Once upon a time, not so very, very long ago, the approach that was taken by automakers when it came to lukewarm (at best) reception to their vehicles was to keep producing them but provide monetary incentives to try to move the metal. Sure, there were the midcycle enhancements. But overall, these efforts really weren’t game changers, unless that game was one of “Let’s see how little we can really do” or “How to put lipstick on a pig.”
Which is to say that fundamental engineering changes generally weren’t part of the equation.
Chevy Malibu sales have not been all that robust. That is, January through August, GM has sold 140,463 Malibus, which is down 16.5% compared to the same period last year. By way of comparison, Ford Fusion sales are up 13.4% January through August 2013 vs. 2012, and stand at 206,321 units.
One might think that the people at GM might turn a blind, benign eye toward Malibu and add a trim package. It wouldn’t be wholly unreasonable.
So credit has to be given to GM because for the 2014 Malibu, which will be going on sale this fall, they are providing start-stop technology as standard on the entry-level 2.5L model.
That’s right: standard start-stop on the base model. Generally, the idea is to put the good stuff on higher-trim models in order to gain more revenue by driving people to have to pay for the fancier wheels or audio system or what-have-you. But not on the base. And not as a standard.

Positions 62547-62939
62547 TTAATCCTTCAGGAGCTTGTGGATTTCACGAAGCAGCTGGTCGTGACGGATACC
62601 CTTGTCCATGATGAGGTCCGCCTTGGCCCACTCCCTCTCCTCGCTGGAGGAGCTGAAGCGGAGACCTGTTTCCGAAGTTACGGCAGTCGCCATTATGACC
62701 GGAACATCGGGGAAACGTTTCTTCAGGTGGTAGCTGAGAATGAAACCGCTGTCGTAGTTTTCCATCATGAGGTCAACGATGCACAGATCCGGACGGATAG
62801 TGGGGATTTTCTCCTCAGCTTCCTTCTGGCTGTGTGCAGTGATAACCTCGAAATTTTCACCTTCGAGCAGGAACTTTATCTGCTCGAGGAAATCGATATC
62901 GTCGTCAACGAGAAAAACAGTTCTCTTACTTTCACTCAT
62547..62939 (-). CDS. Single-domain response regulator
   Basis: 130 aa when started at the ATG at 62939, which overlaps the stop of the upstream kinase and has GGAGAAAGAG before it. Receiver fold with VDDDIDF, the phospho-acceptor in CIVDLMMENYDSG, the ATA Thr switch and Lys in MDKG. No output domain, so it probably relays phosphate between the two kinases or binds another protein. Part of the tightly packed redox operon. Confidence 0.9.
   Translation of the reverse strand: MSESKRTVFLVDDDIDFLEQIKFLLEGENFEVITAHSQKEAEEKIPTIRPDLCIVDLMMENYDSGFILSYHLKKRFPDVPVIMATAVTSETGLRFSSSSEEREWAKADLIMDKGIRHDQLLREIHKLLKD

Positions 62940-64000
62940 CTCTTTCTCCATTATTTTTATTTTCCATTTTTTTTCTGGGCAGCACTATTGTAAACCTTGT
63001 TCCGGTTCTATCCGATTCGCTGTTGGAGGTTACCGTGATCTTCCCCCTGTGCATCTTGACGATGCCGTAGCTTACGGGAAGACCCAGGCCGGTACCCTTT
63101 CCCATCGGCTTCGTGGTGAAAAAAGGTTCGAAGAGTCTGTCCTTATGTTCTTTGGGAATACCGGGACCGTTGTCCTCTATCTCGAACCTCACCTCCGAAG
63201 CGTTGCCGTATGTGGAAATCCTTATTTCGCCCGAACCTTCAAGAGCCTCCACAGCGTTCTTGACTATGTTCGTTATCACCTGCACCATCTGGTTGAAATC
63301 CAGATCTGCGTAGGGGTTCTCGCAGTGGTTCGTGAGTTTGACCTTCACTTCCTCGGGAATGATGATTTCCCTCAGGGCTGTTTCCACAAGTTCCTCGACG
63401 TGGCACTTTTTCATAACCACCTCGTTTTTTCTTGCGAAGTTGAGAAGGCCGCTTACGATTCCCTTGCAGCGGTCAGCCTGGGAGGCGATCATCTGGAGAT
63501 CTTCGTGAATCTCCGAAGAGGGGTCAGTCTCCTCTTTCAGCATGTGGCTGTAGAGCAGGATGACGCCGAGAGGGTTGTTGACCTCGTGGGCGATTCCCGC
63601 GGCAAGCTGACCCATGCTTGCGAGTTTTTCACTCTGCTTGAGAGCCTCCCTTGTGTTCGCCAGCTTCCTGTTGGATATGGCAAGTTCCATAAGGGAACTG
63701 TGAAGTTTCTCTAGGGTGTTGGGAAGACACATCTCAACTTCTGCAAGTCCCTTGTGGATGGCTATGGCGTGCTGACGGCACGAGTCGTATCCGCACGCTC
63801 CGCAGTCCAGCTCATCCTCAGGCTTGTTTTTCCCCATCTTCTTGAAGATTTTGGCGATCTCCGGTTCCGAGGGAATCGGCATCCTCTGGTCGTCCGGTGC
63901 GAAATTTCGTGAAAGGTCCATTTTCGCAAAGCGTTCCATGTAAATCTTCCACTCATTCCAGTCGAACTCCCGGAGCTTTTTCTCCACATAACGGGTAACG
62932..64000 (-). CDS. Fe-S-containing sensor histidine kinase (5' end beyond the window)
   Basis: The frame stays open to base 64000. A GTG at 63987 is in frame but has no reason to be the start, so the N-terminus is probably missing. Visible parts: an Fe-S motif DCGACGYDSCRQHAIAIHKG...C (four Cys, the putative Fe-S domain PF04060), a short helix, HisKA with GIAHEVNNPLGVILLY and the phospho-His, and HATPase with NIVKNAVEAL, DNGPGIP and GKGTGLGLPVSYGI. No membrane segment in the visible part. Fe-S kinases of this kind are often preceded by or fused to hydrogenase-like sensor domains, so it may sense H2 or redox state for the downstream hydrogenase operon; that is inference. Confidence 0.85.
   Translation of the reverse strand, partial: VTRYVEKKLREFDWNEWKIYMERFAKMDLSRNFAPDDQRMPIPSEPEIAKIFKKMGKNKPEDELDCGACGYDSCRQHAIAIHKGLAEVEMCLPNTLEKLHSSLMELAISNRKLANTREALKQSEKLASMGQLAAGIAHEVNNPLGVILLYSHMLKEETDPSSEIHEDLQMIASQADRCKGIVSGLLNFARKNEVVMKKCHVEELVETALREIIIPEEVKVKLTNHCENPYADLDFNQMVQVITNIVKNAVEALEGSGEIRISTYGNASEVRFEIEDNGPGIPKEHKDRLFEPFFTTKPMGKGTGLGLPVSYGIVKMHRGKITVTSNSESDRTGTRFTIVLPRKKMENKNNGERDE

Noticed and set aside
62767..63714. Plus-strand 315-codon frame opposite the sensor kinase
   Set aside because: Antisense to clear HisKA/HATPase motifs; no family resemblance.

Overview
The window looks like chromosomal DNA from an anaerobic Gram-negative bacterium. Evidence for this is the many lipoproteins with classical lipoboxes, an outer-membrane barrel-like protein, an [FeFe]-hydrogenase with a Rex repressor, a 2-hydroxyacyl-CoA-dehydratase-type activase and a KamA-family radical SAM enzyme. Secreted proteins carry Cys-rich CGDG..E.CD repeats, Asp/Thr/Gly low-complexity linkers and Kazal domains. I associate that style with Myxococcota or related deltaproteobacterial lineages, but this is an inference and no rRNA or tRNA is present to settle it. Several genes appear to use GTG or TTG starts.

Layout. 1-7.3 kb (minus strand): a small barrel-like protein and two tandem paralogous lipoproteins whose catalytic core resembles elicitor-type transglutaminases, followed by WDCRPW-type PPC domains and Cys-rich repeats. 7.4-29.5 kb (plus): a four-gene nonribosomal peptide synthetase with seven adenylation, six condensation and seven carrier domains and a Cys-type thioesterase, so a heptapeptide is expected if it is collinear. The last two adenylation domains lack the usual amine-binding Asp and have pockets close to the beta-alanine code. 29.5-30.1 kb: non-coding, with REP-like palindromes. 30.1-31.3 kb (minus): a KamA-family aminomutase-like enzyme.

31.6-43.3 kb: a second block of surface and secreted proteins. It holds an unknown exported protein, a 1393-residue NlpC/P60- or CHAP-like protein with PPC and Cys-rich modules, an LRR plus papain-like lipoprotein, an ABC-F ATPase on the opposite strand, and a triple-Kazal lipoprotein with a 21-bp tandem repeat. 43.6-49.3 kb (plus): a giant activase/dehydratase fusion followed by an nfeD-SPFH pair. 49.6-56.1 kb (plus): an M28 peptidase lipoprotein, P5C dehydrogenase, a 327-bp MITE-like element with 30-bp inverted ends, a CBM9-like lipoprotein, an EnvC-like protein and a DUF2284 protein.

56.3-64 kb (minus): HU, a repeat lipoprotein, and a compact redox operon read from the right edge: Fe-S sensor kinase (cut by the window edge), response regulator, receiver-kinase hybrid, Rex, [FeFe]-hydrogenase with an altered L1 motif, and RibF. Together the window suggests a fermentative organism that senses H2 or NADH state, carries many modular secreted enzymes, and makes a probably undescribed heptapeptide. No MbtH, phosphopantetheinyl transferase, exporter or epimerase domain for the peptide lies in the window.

Start-stop isn’t without additional cost. For one thing, there is an additional 12-volt battery that’s located in the trunk to run accessories when the engine is shut off. What’s more, the primary battery and the starter are both more robust than the norm given that they’ll be experiencing a much-more-demanding duty cycle.
Speaking of the system, Todd Pawlik, Malibu chief engineer, said, “They key was to apply the knowledge we gained form our eAssist technology.” eAssist, offered on the Malibu Eco, uses an induction motor-generator and lithium-ion battery pack to allow the vehicle to be more fuel efficient while not having a deleterious effect on performance. Pawlik continued, “By leveraging knowledge form the stop-start system we use on eAssist, we were able to significantly improve city fuel ratings by 3 mpg, or 14%, on Malibu’s entry-level 2.5L model, compared to the 2013 model.” Which is no small feat.
They’re also using a new six-speed transmission (6T45), which is engineered so the amount of energy needed for pumping the fluid is reduced, and Intake Valve Lift Control, which operates in low-lift mode so that the engine pumps the minimal amount of air required under the driving conditions, again a fuel save.
Overall, a much improved effort compared with adding some chrome-colored plastic bits and a pile of incentives (which may seem nice when buying the car, but which shoot residual values way, way down, so you lose when you drive the car off the dealer’s lot).